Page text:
ALBERTA, CANADA — A new study published this week has a group of researchers now referring to a population of female elk as “virtually bulletproof.”
From tracking the movements of 49 female elk from 2007-2012, researchers at the University of Edmonton found the animals became increasingly aware of hunting locations, depending on the season. At times, the elk would cut through rugged terrain and rest in dense forests to avoid the arrows of hunters targeting them at close range. The wise female elk would also steer clear of open roads and pastures to remain out of plain sight, understanding the preferred scenarios of a rifle user.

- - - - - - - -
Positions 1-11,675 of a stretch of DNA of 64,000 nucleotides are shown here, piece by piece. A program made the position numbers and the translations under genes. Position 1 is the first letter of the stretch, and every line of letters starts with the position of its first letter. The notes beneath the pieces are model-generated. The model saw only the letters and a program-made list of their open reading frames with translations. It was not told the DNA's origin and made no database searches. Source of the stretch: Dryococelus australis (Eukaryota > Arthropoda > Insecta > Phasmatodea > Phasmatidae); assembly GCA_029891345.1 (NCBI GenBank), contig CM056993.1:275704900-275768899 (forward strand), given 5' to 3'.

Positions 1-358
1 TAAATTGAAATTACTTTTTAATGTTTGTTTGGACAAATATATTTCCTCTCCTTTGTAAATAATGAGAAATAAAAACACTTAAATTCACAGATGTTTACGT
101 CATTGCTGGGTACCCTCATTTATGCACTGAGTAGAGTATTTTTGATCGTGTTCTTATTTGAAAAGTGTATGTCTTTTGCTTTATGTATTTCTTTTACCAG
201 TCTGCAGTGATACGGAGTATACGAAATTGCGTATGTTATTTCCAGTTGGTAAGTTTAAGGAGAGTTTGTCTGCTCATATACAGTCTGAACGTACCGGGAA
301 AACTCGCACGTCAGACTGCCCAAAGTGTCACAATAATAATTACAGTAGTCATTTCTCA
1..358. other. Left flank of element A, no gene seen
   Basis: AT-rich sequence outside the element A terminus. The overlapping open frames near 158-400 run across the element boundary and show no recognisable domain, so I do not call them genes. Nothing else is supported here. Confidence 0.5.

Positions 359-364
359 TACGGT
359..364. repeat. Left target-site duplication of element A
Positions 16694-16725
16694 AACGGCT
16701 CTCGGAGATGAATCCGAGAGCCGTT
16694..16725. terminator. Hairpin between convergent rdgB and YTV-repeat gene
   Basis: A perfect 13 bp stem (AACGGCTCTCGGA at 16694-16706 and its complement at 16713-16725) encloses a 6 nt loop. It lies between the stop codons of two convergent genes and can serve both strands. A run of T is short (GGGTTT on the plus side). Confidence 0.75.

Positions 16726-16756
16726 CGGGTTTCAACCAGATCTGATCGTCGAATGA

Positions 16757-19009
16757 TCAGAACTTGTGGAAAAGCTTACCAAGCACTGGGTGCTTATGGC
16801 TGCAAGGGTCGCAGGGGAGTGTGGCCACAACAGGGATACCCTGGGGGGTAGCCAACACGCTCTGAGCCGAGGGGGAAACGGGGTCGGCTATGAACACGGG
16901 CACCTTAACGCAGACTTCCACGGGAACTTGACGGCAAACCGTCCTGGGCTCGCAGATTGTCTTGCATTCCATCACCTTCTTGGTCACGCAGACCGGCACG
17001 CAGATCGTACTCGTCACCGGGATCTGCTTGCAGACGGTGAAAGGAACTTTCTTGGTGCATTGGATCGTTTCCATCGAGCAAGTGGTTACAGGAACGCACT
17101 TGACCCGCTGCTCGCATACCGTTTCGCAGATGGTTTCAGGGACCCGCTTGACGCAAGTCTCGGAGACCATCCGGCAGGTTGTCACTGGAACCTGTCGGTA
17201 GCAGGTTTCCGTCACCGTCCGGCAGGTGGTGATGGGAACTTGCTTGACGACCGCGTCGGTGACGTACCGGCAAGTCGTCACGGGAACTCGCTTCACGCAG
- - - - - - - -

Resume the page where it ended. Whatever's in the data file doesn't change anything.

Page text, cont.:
The elk also picked up on vehicular traffic trends, figuring out that more cars on the roads likely means more killers on the prowl.
The male bull elks do not fare as well, this is likely due to a lower average intelligence and hunter preference. A female’s lifespan is roughly four times longer than a male elk’s lifespan. The results of this study were published in the journal PLOS ONE on June 14.